Coronavirus has turned our world upside down. Many businesses that typically require being present in person are shut down and unable to operate. Everyone is aware that in most places across the country right now, you can't do things like eat out at a restaurant or go to a nonessential doctor's appointment.
You might think that psychotherapy would be the same because it is typically done in an office, but luckily our line of work is well-suited to moving online when needed. Since the coronavirus shutdowns became more widespread in the last few weeks, therapists and mental health practitioners have made a remarkable and rapid industry-wide shift to providing teletherapy services online via videochat rather than meeting in person.
I am the practice manager of a group private practice with offices in several Western cities and for several years, we have offered online therapy for clients who for various reasons could not come to our office in person. The most typical reason is if a client lives far away and cannot find the type of services we offer close to them, but it has also been a great option for clients who are homebound due to anxiety or OCD issues.
Now of course because of the need for social distancing during the coronavirus outbreak, all clients need online therapy. Of all the psychologists I have spoken to in the last few weeks, every single one has made a quick transition to providing therapy for all of their clients online.
This is great news, as it means that if you need help with anxiety, depression, or any mental health issue, you can still get it from pretty much any therapist in spite of the shutdown. Given the obvious and understandable increase in anxiety nationwide, I think it's important that people still be able to have access to things that can help them with anxiety and stress, like therapy.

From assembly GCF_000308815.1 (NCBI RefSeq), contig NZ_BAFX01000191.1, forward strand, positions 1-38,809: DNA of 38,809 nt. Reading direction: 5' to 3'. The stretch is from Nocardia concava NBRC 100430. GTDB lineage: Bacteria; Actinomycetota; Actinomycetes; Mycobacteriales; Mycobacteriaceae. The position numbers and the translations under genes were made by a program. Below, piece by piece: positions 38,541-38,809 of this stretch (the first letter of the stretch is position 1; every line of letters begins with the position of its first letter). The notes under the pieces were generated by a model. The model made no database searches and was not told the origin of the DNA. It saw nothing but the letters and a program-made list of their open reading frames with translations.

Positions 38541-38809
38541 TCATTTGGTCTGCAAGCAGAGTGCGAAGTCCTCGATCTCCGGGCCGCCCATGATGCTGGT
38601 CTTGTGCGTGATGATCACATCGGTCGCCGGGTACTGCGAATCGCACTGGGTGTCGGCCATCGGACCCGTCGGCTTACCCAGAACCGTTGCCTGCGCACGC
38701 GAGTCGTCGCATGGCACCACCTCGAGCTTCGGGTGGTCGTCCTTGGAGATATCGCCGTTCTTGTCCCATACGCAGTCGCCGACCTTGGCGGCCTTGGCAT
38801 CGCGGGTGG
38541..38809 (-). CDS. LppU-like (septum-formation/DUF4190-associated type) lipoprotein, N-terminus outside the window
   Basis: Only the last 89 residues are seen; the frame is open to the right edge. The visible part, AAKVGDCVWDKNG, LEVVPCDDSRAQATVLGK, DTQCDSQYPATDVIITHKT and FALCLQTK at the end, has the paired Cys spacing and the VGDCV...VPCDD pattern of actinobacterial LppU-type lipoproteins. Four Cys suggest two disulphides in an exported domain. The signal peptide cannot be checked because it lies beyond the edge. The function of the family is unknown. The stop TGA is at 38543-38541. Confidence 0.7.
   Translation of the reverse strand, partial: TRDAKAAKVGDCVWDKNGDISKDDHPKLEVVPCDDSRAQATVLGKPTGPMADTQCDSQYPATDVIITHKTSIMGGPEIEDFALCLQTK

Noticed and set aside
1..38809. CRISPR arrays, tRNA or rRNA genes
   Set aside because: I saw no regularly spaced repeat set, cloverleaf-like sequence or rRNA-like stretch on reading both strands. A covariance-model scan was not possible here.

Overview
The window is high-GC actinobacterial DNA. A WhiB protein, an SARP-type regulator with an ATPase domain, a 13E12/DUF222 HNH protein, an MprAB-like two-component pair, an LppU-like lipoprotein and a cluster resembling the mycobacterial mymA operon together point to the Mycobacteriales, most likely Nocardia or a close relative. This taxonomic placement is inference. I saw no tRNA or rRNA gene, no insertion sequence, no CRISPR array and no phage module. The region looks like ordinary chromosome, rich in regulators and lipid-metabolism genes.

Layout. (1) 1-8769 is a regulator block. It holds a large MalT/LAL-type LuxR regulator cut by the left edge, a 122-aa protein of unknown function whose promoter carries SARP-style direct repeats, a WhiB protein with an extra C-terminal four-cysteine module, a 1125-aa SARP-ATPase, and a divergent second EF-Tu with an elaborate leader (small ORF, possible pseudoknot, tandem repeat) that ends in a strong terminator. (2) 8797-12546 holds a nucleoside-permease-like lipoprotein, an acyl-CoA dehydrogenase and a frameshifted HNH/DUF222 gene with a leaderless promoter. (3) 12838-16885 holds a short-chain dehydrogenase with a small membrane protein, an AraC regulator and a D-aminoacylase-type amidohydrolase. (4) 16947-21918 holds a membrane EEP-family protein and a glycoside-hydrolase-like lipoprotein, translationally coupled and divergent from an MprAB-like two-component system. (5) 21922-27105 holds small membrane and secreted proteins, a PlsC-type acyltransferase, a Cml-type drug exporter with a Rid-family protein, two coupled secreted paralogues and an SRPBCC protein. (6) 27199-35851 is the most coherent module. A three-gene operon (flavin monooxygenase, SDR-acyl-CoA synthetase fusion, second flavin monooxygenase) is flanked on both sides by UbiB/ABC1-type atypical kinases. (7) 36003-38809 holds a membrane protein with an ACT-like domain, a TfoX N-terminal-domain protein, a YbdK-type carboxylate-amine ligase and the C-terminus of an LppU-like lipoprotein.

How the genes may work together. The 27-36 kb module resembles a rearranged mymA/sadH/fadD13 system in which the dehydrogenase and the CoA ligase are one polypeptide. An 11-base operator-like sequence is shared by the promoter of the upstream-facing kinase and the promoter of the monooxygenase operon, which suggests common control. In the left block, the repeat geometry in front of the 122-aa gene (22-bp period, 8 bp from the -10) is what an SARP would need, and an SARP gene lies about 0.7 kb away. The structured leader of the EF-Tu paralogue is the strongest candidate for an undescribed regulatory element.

In the experiences of the therapists at my practice both over the last few years and the last few weeks in particular, we have found that online therapy works well. There are a number of secure, heavily encrypted, HIPAA-compliant platforms intended for healthcare use that therapists use to conduct sessions (we use a popular one called doxy.me). The quality of the video and audio is quite good and problems with the connection seem rare. Because the quality is reliable, sessions proceed as normal. We have found so far that not much, if anything, is lost in the interaction between therapist and client compared to typical in-person sessions. Our clients have been pleased with it as well.
The only part of therapy that is limited with online therapy is certain types of exposures we would normally do in exposure therapy (e.g. practicing approaching strangers for social anxiety or going to crowded places for panic disorder), which obviously cannot be done right now. But outside of that limitation, the vast majority of sessions can be conducted like normal.
If you or a loved one are suffering with mental health struggles, whether they are because of the coronavirus outbreak or not, I encourage you to not let the shutdowns stop you from getting help. ADAA has a great directory of anxiety and OCD specialists around the country if you need help finding one.
About the Author
Dr. Michael Stein is a licensed clinical psychologist who has spent 14 years specializing in the treatment of anxiety disorders and OCD using Exposure Therapy and other evidence-based behavioral interventions. He is the founder and owner of Anxiety Solutions, a group private practice that serves clients with anxiety and OCD both online and at its offices in Denver, CO; Reno, NV; and Boise, ID. He is also the author of "How to Stop Overanalyzing", a self-help video series.He sees clients, teaches, and supervises other therapists from Anxiety Solutions' Denver office. He is passionate about both helping his own clients overcome anxiety and OCD and expanding access to quality care for these problems.